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Look out for Bullets, Breakers but United, Sixers on brink

BRISBANE and New Zealand look most likely to contest the last spot in the NBL Final Four based on current form and with between only five or six games left for the playoff wannabes.

And based on highly unreliable and unpredictable win calculations, Perth will take the regular season championship from Sydney, with both clubs most likely to finish on 20-8 win-loss records.

Cairns looks odds-on to finish third with probably a 16-12 record, with Brisbane and New Zealand separated by percentage on 15-13 records.

Of course, it's only speculation and based on form which, as anyone who has followed the NBL this year knows, is wildly and widely variable, and therefore essentially not really calculable.

So we did it anyway.

These are the runs home for the teams with the post-season in their sights.

SYDNEY KINGS 16-7: Illawarra (Away), Melbourne (Home), Perth (Away), South East Melbourne (Away), Illawarra (Home). Realistically, the Kings should win at least four of these. Win them all and the regular season championship and playoff homecourt advantages are assured. But the Perth away game will be massive and should the Wildcats win, first place is up for grabs.

PERTH WILDCATS 15-8: New Zealand (Home), Melbourne (Away), Sydney (Home), Brisbane (Home), Adelaide (Home). The Breakers, Kings and Bullets games are all potentially hazardous and Adelaide did win in Perth earlier this season. Of course that win wasn't against this Perth. A 5-0 sweep would take the Wildcats to 20-8 and into first. But there is no shortage of possible pitfalls so having homecourt for four of the five games is a big advantage.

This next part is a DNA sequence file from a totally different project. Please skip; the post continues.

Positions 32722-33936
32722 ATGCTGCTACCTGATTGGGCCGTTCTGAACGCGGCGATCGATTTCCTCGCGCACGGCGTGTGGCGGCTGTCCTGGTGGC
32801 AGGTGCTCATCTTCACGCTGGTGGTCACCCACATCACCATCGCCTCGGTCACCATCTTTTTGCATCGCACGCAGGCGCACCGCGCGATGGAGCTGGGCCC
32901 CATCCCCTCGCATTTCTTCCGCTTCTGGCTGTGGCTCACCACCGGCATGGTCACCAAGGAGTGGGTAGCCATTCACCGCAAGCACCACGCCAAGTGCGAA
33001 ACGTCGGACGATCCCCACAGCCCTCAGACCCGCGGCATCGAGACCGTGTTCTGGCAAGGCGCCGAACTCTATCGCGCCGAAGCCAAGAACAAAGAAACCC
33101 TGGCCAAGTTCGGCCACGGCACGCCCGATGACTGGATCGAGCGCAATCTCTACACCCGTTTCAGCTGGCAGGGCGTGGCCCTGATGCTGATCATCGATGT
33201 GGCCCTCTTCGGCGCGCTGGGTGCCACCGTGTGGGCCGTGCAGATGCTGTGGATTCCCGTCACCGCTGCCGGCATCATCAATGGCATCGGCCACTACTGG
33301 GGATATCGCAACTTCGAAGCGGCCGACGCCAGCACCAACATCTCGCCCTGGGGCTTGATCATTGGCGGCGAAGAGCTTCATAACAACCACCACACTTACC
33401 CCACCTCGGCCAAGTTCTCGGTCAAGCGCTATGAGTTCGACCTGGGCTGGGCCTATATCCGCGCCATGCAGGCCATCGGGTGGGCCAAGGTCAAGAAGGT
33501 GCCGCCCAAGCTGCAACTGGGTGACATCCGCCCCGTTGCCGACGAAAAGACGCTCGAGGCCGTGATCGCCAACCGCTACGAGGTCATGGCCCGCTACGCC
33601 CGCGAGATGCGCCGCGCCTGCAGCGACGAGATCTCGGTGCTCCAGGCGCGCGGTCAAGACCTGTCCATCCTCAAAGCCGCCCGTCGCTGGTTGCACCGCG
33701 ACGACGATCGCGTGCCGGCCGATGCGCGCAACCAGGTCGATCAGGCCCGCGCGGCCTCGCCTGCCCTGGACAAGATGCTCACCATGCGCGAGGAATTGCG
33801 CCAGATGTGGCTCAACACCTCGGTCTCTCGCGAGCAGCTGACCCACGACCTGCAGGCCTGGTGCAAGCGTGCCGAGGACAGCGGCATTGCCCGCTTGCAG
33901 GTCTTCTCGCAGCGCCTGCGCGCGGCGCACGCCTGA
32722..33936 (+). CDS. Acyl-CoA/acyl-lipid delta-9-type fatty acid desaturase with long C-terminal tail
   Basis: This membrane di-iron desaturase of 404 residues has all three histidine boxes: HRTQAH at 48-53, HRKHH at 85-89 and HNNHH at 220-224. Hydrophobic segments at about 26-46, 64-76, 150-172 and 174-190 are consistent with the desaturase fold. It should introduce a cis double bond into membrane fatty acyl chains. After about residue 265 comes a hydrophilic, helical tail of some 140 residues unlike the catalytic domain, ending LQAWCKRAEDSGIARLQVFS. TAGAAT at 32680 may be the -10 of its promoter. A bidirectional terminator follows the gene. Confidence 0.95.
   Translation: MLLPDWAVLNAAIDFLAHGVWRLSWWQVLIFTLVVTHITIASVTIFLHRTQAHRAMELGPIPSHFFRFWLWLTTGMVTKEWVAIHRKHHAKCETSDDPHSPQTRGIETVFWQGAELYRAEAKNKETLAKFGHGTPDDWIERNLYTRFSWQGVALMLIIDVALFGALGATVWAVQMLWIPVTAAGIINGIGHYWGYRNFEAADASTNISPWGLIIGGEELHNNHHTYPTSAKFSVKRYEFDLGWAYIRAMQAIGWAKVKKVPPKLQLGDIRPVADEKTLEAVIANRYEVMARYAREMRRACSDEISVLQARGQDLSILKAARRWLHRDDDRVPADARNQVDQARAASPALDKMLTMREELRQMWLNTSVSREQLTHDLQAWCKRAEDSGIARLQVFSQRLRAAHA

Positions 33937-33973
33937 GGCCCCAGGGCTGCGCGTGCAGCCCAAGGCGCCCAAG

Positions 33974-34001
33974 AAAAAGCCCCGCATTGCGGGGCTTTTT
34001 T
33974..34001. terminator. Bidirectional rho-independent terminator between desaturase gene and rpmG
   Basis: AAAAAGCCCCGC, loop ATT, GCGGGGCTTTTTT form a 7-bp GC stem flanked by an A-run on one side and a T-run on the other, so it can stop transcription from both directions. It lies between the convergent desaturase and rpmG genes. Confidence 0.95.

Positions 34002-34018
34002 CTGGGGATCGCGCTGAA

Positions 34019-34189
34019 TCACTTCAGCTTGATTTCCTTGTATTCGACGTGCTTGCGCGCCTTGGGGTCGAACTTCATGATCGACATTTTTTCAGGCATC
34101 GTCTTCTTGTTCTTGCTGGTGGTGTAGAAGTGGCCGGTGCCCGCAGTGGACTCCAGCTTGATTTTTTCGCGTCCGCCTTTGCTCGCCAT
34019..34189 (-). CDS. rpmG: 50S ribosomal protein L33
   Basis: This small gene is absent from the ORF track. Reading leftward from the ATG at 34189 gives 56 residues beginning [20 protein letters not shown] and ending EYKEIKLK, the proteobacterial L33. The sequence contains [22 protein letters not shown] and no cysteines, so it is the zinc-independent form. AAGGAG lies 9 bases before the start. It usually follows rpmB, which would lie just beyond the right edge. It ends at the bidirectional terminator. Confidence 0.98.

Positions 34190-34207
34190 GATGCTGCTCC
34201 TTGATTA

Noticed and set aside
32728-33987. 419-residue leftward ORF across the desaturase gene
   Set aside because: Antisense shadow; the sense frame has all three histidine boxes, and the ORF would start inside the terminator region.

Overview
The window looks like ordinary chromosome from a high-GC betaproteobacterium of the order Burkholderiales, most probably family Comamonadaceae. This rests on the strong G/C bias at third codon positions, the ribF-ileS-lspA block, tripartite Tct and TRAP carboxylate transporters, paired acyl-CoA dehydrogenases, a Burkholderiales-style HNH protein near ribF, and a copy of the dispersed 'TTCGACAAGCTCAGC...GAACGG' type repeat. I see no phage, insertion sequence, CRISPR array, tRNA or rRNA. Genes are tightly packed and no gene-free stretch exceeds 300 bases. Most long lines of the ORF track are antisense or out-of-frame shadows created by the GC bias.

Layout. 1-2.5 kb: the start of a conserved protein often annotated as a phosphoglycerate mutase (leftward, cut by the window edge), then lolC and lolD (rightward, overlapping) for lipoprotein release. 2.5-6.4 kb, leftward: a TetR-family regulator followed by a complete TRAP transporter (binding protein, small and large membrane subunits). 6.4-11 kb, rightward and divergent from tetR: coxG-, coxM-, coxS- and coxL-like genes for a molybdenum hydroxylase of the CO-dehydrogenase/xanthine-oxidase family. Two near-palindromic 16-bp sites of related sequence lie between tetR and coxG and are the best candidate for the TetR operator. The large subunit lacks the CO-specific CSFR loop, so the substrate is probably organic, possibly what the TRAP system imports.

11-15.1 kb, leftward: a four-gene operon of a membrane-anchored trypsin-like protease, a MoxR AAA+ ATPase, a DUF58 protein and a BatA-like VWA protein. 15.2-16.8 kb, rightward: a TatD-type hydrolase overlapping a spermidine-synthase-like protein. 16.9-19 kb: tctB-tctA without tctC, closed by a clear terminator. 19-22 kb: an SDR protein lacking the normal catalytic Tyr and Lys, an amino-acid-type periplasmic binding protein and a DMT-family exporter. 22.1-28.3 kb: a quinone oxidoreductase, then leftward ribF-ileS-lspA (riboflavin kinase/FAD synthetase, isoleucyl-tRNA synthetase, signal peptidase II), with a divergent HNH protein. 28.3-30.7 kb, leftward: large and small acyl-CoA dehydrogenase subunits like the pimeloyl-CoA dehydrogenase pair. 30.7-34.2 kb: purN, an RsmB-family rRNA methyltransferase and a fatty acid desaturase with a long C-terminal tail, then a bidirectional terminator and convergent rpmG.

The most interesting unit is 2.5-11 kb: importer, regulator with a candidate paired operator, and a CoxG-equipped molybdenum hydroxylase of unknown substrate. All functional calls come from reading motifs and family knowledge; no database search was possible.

CAIRNS TAIPANS 13-10: South East Melbourne (Away), Illawarra (Home), Adelaide (Away), Melbourne (Away), Brisbane (Away). With only one home game in the Taipans' run to the post-season - and against nemesis Illawarra which is 3-0 over Cairns this season - the draw does the Orangemen no favours. But they're travelling mighty well and will be revved to unload their Hawks hoodoo. The games likely to bite them easily could be in Adelaide and Brisbane.

MELBOURNE UNITED 11-11: Sydney (Away), Perth (Home), Brisbane (Away), Illawarra (Home), Cairns (Home), South East Melbourne (Away). On current form, you couldn't confidently predict Melbourne to win too many of that lot but it doesn't take much to alter fortunes. They are still more likely to lose to the top two in Sydney and Perth and at 11-13 would be feeling the heat so very fiercely. That could further take its toll in Brisbane and at 11-14, most of what would happen next would be irrelevant.

BRISBANE BULLETS 11-11: South East Melbourne (Home), Adelaide (Away), Melbourne (Home), New Zealand (Home), Perth (Away), Cairns (Home). Brisbane should ice the Phoenix but will have their hands full in Adelaide, with the 36ers on the brink of elimination. Melbourne and New Zealand at home present great opportunities to eliminate both of those clubs before heading west. Perth will be so fired up for that, believe it. And that leaves the final Sunshine Stoush. The Bullets' fate is very much in their own hands.

NEW ZEALAND BREAKERS 11-12: Perth (Away), Adelaide (Home), Illawarra (Away), Brisbane (Away), South East Melbourne (Home). Can see the Breakers losing in Perth and many writing them off, as we have already so many times this season. But then, it is equally feasible to see them winning those last four games which would see them on 15-13. This is the team "that can" and has gone 7-2 - with just one bad weekend two rounds back - since looking lost at 4-10. Write them off at your peril.